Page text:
Album Review: Death Cab For Cutie – Codes And Keys

After fifteen years of great music, indie rock band Death Cab for Cutie should already have exhausted all of their creative talent and attempts at new ideas, but that’s not the case here; their seventh studio album Codes And Keys is nothing but amazing – amazingly different that is. Going in a different direction, the album isn’t guitar based, but rather has a lot more focus on keyboards, synthesizers, and how the lyrics fit the song as a whole. While Codes And Keys is definitely an experimental album, straying away from their iconic guitar-centric albums, it doesn’t disappoint.

The Washington state band, composed of Ben Gibbard (lead vocals), Nicholas Harmer (bass), Jason McGerr (drums), and Chris Walla (keyboard and guitar), recorded the album in eight different studios, each of which they didn’t stay longer than two weeks. Codes And Keys has a different Death Cab feel to it, a feel of growth, maturity and realization. Known for their melancholy, dark emotional songs with long lead ins, this Death Cab album is more upbeat, more emotionally positive, and shies away from their signature half song long lead-ins. Almost all elements of the album will be unexpected to longtime Death Cab For Cutie fans. The songs still have the helpless heartbreak feel to them with hints of The Postal Service, Gibbard’s side project. The band has created a great set of tracks, proving that their music is only growing and their seniority means nothing but loads of experience and talent to create music to look forward to.

An album full of catchy tunes, Codes And Keys starts off with “Home Is A Fire,” which is the first indication that fans should expect something different. The vocals are echoey, almost calming, and there is a lot of percussion already. Second on the track list, “Codes and Keys” is a definite standout on the album. The background music is superb, with a plethora of strings and synthesizers meshing beautifully.  Lyrics such as, “We are one / We are alive / we are alive / we are alive,” perfectly represents the song because it is a mixture of lyrical simplicity and melodic intricacy. An eerie track, “Some Boys” is a standout track as well because Gibbard pours his heart out talking about the past, “Some boys don’t know how to love / they won’t get what they want.” He forms a song that makes you want to learn how to love.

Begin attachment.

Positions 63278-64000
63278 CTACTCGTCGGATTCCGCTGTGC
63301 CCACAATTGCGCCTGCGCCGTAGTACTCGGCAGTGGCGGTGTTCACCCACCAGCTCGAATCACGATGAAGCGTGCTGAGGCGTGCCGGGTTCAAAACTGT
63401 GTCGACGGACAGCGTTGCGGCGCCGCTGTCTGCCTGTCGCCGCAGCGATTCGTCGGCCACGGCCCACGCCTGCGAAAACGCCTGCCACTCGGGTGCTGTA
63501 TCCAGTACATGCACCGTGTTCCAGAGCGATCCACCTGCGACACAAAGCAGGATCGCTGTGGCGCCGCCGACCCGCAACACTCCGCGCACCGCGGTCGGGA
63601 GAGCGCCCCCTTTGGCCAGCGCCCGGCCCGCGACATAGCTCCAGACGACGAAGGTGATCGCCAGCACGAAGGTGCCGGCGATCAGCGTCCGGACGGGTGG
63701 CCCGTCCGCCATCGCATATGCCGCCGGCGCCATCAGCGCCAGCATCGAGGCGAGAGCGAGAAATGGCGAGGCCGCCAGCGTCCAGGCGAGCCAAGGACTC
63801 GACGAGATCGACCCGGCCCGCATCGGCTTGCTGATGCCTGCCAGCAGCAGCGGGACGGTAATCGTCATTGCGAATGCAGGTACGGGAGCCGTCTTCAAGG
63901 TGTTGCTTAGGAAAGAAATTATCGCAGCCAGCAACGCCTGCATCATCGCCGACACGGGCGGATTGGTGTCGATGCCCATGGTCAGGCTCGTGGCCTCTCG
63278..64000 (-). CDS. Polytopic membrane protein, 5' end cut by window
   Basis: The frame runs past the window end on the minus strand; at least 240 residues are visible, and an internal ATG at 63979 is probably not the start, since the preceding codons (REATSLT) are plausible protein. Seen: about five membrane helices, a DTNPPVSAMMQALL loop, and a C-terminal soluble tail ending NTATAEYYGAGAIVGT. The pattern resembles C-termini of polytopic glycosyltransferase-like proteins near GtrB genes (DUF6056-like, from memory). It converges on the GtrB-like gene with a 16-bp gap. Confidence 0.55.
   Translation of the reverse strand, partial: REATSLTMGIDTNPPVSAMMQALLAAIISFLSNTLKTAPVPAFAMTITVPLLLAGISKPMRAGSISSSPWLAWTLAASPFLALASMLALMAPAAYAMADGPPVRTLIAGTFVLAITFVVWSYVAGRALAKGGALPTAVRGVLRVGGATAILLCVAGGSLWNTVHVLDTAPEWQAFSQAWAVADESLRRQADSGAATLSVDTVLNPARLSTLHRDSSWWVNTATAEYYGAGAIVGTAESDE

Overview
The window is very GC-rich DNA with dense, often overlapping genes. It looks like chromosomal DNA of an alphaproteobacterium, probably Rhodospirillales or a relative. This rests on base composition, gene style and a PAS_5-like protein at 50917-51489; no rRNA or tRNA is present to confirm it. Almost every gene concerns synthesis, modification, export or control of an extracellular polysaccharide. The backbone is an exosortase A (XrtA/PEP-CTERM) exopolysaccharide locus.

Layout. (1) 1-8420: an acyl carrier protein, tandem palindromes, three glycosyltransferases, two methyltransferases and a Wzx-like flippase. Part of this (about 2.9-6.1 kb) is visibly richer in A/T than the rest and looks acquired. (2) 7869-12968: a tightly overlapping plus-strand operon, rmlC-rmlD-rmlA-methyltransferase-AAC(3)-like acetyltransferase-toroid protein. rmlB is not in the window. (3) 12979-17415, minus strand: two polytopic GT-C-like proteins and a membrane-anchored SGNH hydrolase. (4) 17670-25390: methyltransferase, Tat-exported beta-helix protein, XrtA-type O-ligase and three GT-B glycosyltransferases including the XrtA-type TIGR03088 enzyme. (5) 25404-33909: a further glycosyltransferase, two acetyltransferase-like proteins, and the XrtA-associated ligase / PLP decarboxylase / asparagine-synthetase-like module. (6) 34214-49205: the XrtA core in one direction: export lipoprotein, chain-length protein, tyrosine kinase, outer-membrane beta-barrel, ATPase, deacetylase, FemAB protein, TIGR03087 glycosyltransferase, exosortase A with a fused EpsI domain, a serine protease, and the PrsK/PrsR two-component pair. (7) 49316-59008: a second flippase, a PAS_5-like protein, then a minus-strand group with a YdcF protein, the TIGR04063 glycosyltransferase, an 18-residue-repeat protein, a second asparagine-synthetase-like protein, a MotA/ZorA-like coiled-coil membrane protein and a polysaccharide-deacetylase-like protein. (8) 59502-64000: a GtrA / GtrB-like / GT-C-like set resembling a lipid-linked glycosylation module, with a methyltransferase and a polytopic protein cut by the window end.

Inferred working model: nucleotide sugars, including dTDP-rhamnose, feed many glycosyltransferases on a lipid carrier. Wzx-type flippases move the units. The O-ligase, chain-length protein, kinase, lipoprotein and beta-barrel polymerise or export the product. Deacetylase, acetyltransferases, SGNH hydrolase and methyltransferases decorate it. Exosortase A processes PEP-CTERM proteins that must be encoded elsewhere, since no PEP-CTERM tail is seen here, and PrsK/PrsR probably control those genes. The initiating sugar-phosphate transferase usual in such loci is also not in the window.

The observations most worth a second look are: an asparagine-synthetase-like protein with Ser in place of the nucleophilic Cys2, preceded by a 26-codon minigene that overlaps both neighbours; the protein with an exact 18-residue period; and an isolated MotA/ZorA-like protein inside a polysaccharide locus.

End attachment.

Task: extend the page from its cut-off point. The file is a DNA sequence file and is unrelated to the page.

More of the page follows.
Midway through the album, “Unobstructed Views” marks the beginning of a really strong second half. Bringing back their signature half song long lead in, the tune is ethereal, jingly, dreamy, and energetic at the same time. Lyrics come in halfway, “No unobstructed views / no perfect truths / Just our love / and there’s no verse, no monument of words / for my love / for they can’t hold all I know.” The band hits listeners with powerful percussion and synthesizers and it is reminiscent of “I Will Possess Your Heart.” This real, ambient track is the highpoint of the album.

Another notable track is “Monday Morning,” a mixture of upbeat and gloomy, that easily has the best beat on the album. “Underneath the Sycamore” is as close to Death Cab’s signature sound as any song on the album gets, despite some electronic touches. “Portable Television” is a great contrast to signature Death Cab, showcasing the vocals and a huge amount of piano. Nearing the end of the album, “St. Peter’s Cathedral” is extremely slow and calming. It includes only Gibbard’s voice and a synthesizer to add touches to the vocals, resulting in a beautiful song with relaxing vocals and melodies as well. Rounding out the album with “Stay Young, Go Dancing,” this acoustic song is a good way to remind us of Death Cab’s new unique touches to their sound. Death Cab’s inclusion of so much percussion and synthesizers and removal of guitar riffs was different and a risk but a move in the right direction.

Codes and Keys truly shows us the transition the guys made as artists and musicians. Since Narrow Stairs in 2008, they have gotten married and had kids, matured and realized that they can no longer really sing about youth heartbreak and love.  The transition from their previous albums to Codes and Keys marks the band’s transition in their personal lives, and the band has created an amazing album to show us their growth and acceptance. This album really does show us the band’s ability to try new things, adapt and succeed. Everyone needs to give this album a try. One can only wait to see what the band has in store for the future.

Rating: 9/10
Release Date: May 31, 2011
Record Label: 
Atlantic Records
For Fans Of: The Postal Service, Hot Hot Heat, Nada Surf, Band of Horses, Arcade Fire
Recommended Tracks: “Codes and Keys” // “Some Boys” // “Unobstructed Views” //
Twitter: @DCFC
Purchase: Web Store / Amazon / iTunes


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